Food & Drink

Here are the 2 most important things you need to know about collards today

Most stores and markets around Charlotte expect to have plenty of collards in time for New Year’s.
Most stores and markets around Charlotte expect to have plenty of collards in time for New Year’s.

The Great Collard Panic of 2018 has apparently ended before it began. Most sources we checked with in the Charlotte area Friday said that while collards were in short supply just before Christmas, there should be plenty in stores for New Year’s.

The temporary shortage, which was widely reported Thursday, was caused by flooding and heavy rains in the Southeast after hurricanes Florence and Michael. That worried people who follow the tradition of eating collards, along with black-eyed peas, on New Year’s to ensure good luck and prosperity.

“There were some extreme shortages on several produce items leading up to the holidays due to the hurricanes,” according to Harris Teeter spokesperson Danna Robinsol. “However, we appear to be in good shape on collards.”

Kimberly Reynolds of Publix in the Charlotte area also said they expect to have plenty. “We worked closely with our suppliers to have enough available to take care of our customers for the New Year.”

At Food Lion at North Sardis and Monroe Road, produce manager Gilbert Kinlow said some customers had said they couldn’t find them at other stores, but his store had plenty. “I don’t know how they got them, but they did,” he said. “We’ve got plenty.”

As often happens when a shortage is reported, there were a few empty spots in some stores. At the Walmart Super Center on North Sardis Road, one section of bagged collards was empty, but there several crates of bundled collards.

collardsempty.JPG
A few displays of collards were empty or running lows Friday. But mostly, collards were in good supply around Charlotte. Kathleen Purvis

But Jesse Leadbetter of Freshlist, which works with farms in the area to gather fresh produce for customers, including restaurants, said most farms in the region reported having plenty of collards in the fields.

“The farms in eastern (North Carolina) were off to a really slow start with the hurricanes but should actually be getting close to being back online by now,” he said in an email. “I would expect the shortage to ease up soon.”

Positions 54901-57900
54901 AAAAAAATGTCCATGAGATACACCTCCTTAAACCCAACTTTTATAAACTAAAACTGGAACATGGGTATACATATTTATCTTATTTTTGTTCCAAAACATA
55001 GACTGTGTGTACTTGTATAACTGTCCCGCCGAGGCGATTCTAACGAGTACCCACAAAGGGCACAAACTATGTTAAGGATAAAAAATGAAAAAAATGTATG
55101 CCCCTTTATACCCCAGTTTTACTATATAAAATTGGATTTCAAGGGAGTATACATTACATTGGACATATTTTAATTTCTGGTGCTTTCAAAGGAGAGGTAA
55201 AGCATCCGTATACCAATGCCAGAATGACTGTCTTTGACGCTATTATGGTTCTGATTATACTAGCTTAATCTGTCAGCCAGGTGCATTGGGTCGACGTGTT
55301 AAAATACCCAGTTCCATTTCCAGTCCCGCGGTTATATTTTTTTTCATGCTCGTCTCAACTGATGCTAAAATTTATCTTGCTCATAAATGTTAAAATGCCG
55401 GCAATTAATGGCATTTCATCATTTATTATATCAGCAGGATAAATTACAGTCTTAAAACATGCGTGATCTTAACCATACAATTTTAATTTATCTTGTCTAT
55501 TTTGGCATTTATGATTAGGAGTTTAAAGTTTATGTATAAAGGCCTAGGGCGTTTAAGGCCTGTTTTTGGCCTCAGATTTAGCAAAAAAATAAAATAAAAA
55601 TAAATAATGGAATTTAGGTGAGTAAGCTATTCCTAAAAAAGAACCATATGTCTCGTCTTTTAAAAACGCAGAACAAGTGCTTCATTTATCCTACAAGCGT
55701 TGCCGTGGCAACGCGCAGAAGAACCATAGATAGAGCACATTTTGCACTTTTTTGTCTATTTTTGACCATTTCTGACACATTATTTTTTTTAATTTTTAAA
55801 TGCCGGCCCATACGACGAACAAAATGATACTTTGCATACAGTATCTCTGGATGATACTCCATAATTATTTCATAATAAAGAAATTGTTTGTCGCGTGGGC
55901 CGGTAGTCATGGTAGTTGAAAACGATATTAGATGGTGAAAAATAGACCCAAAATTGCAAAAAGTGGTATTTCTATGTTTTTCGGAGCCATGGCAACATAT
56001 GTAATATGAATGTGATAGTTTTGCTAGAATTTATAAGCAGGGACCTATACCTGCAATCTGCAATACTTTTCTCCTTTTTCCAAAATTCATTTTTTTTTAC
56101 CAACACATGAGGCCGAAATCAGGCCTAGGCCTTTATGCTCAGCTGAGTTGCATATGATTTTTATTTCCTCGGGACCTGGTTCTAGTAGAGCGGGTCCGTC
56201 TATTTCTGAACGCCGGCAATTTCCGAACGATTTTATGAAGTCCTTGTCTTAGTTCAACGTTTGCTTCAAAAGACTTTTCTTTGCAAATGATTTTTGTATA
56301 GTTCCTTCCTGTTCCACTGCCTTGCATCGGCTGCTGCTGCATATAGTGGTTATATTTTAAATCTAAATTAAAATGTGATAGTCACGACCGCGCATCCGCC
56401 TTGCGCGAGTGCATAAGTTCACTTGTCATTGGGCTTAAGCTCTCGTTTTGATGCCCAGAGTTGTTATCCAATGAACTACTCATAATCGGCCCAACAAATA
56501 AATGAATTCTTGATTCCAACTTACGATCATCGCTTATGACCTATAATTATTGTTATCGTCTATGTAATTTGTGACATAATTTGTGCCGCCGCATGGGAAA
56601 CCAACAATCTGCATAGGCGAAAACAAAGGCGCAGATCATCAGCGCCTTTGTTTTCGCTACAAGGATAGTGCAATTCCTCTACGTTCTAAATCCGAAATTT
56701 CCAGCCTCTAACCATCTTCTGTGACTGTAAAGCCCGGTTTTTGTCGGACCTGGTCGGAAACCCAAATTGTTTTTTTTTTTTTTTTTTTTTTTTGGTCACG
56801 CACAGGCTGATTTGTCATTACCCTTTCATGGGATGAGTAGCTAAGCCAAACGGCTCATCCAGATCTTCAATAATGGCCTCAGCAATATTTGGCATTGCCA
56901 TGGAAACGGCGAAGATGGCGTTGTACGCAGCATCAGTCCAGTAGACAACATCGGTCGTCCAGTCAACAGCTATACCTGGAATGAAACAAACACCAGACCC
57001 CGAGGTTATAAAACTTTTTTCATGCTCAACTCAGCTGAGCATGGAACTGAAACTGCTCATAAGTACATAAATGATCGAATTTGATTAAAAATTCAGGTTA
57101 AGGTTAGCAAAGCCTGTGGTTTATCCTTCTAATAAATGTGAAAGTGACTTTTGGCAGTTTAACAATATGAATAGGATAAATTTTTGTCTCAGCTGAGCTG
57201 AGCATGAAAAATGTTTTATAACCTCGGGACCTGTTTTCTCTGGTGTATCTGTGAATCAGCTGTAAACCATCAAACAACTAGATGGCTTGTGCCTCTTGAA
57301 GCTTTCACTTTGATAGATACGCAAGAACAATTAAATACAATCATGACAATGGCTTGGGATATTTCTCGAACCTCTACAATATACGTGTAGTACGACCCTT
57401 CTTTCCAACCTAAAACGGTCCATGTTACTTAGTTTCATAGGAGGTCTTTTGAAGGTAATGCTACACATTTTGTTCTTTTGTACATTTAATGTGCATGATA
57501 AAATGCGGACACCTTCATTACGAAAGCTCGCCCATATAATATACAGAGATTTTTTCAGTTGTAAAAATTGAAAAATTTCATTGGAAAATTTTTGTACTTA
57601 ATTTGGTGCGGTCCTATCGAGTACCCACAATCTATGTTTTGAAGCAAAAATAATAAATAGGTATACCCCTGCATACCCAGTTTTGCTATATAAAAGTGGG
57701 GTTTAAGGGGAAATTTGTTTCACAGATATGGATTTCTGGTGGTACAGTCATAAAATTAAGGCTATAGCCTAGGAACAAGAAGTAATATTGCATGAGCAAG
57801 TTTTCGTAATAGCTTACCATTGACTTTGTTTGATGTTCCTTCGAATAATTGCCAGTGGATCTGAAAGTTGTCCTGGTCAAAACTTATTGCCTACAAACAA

Now, on to the second bit of good news on collards: We have a recipe that even collard haters usually like. It involves mixing collards and cabbage. The sweetness of the cabbage balances the bitterness of the collards. And there’s plenty of cabbage around as well.

Collards for Collard Haters

Adapted from the former Wagon Wheel Restaurant in Beulaville, N.C., and “The Lee Bros. Southern Cookbook” by Matt and Ted Lee.

1 large bunch collards

Half a head of green cabbage, core removed

1/4 pound slab bacon or sliced bacon, diced

1/2 medium onion, diced

1 tablespoon red pepper flakes

2 tablespoons kosher salt, divided

2 cups chicken broth, divided

Wash the collards very well, in several changes of water. Cut away the ribs, roll up the leaves and slice into strips. Cut the cabbage into slices. Keep the collards and the cabbage separate.

Divide the bacon between 2 large pots over medium heat. Cook until the fat is rendered but bacon isn’t crisp. Remove bacon with a slotted spoon and set aside. Turn heat down under 1 pot, add 1 cup chicken broth and about 4 cups of water and bring to a boil. Add the cabbage and about half the bacon, reduce heat, cover and simmer about 30 minutes, until tender.

While the cabbage is cooking, add onion and pepper flakes to the fat in the second pot and cook until the onion has softened. Add 1 cup chicken broth and about 6 cups water. Add the collards to the pot with the remaining bacon. Bring to a boil, reduce heat and simmer about 1 hour, until tender.

When the cabbage is tender, remove it from the pot with a slotted spoon, draining the liquid. Place cabbage on a cutting board and chop finely with a large knife. Set aside.

When the collards are tender, remove them with a slotted spoon, saving the cooking liquid. Place them on a cutting board and mince them. Mix the minced cabbage and collards and return them to one of the pots with enough of the cooking liquid to make a mixture that is juicy but not too soupy.

Reheat and serve hot, with hot sauce or peppered vinegar on the side.

Yield: About 8 servings. Leftovers can be frozen.

Charlotte Observer food editor Kathleen Purvis has more than 25 years of experience in writing about food., cooking and Southern food culture. She also covers restaurant news (openings, closings, trends and food finds) and she knows where to find the best fried-chicken breakfast in town.
  Comments